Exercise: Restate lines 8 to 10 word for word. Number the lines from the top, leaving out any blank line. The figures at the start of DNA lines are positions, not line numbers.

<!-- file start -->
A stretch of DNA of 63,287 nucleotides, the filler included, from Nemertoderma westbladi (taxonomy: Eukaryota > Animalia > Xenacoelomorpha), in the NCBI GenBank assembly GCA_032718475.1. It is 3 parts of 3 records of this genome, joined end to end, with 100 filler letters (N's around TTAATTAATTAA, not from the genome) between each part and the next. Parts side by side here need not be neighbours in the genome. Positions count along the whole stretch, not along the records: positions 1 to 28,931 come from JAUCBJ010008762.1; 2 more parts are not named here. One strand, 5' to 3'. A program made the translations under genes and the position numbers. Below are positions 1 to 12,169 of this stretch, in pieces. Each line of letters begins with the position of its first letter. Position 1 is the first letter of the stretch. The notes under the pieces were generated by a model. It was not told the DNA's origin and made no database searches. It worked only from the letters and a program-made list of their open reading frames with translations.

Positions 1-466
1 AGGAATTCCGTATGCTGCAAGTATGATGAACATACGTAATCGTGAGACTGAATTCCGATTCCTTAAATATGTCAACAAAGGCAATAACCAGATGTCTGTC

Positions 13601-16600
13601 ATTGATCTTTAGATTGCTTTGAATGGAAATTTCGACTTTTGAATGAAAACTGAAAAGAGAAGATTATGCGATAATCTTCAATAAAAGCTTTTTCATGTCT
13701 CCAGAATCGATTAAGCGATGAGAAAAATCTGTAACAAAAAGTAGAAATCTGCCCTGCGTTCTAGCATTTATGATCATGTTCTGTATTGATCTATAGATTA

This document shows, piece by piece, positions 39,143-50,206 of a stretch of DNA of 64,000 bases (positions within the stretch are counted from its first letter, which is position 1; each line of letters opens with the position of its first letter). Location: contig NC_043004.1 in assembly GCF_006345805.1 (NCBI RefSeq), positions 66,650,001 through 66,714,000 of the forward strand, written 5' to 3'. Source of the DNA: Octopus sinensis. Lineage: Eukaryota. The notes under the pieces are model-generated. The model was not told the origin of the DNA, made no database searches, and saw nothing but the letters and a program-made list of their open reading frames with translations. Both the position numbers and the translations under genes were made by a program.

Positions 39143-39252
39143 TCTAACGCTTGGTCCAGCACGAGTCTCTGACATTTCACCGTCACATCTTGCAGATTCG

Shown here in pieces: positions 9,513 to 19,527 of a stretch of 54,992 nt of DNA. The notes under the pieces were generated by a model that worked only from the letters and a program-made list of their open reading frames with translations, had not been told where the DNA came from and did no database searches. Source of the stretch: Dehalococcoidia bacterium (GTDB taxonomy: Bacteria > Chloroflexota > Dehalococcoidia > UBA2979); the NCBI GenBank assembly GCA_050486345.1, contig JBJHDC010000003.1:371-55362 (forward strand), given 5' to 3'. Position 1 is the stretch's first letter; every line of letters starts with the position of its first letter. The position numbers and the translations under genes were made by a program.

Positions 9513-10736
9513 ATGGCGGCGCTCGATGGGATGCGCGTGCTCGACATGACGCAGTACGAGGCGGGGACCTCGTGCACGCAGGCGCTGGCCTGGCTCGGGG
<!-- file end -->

Positions 39143-39252
39143 TCTAACGCTTGGTCCAGCACGAGTCTCTGACATTTCACCGTCACATCTTGCAGATTCG

Shown here in pieces: positions 9,513 to 19,527 of a stretch of 54,992 nt of DNA. The notes under the pieces were generated by a model that worked only from the letters and a program-made list of their open reading frames with translations, had not been told where the DNA came from and did no database searches. Source of the stretch: Dehalococcoidia bacterium (GTDB taxonomy: Bacteria > Chloroflexota > Dehalococcoidia > UBA2979); the NCBI GenBank assembly GCA_050486345.1, contig JBJHDC010000003.1:371-55362 (forward strand), given 5' to 3'. Position 1 is the stretch's first letter; every line of letters starts with the position of its first letter. The position numbers and the translations under genes were made by a program.